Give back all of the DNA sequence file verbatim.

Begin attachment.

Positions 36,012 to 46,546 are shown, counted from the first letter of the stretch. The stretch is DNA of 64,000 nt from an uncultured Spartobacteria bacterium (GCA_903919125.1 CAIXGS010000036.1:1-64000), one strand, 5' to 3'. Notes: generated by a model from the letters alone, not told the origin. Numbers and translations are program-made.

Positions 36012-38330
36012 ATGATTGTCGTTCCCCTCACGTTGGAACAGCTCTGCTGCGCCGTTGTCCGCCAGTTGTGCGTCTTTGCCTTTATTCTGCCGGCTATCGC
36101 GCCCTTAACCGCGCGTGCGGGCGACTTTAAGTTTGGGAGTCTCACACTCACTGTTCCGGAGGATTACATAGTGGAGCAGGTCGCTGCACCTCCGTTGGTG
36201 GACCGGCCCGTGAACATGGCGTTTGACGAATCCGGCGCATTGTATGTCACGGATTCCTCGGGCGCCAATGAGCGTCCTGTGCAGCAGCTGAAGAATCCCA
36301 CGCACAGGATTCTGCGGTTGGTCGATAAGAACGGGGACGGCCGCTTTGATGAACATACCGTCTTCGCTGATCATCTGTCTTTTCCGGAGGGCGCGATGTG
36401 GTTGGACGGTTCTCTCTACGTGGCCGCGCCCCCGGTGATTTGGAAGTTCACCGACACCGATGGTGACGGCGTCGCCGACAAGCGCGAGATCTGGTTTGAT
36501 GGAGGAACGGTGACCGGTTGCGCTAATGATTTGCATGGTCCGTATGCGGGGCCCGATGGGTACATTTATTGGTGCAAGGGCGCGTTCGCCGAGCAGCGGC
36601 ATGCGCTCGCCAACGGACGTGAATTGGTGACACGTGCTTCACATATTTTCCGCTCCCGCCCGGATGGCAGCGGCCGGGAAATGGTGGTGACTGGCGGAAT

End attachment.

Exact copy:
Positions 36,012 to 46,546 are shown, counted from the first letter of the stretch. The stretch is DNA of 64,000 nt from an uncultured Spartobacteria bacterium (GCA_903919125.1 CAIXGS010000036.1:1-64000), one strand, 5' to 3'. Notes: generated by a model from the letters alone, not told the origin. Numbers and translations are program-made.

Positions 36012-38330
36012 ATGATTGTCGTTCCCCTCACGTTGGAACAGCTCTGCTGCGCCGTTGTCCGCCAGTTGTGCGTCTTTGCCTTTATTCTGCCGGCTATCGC
36101 GCCCTTAACCGCGCGTGCGGGCGACTTTAAGTTTGGGAGTCTCACACTCACTGTTCCGGAGGATTACATAGTGGAGCAGGTCGCTGCACCTCCGTTGGTG
36201 GACCGGCCCGTGAACATGGCGTTTGACGAATCCGGCGCATTGTATGTCACGGATTCCTCGGGCGCCAATGAGCGTCCTGTGCAGCAGCTGAAGAATCCCA
36301 CGCACAGGATTCTGCGGTTGGTCGATAAGAACGGGGACGGCCGCTTTGATGAACATACCGTCTTCGCTGATCATCTGTCTTTTCCGGAGGGCGCGATGTG
36401 GTTGGACGGTTCTCTCTACGTGGCCGCGCCCCCGGTGATTTGGAAGTTCACCGACACCGATGGTGACGGCGTCGCCGACAAGCGCGAGATCTGGTTTGAT
36501 GGAGGAACGGTGACCGGTTGCGCTAATGATTTGCATGGTCCGTATGCGGGGCCCGATGGGTACATTTATTGGTGCAAGGGCGCGTTCGCCGAGCAGCGGC
36601 ATGCGCTCGCCAACGGACGTGAATTGGTGACACGTGCTTCACATATTTTCCGCTCCCGCCCGGATGGCAGCGGCCGGGAAATGGTGGTGACTGGCGGAAT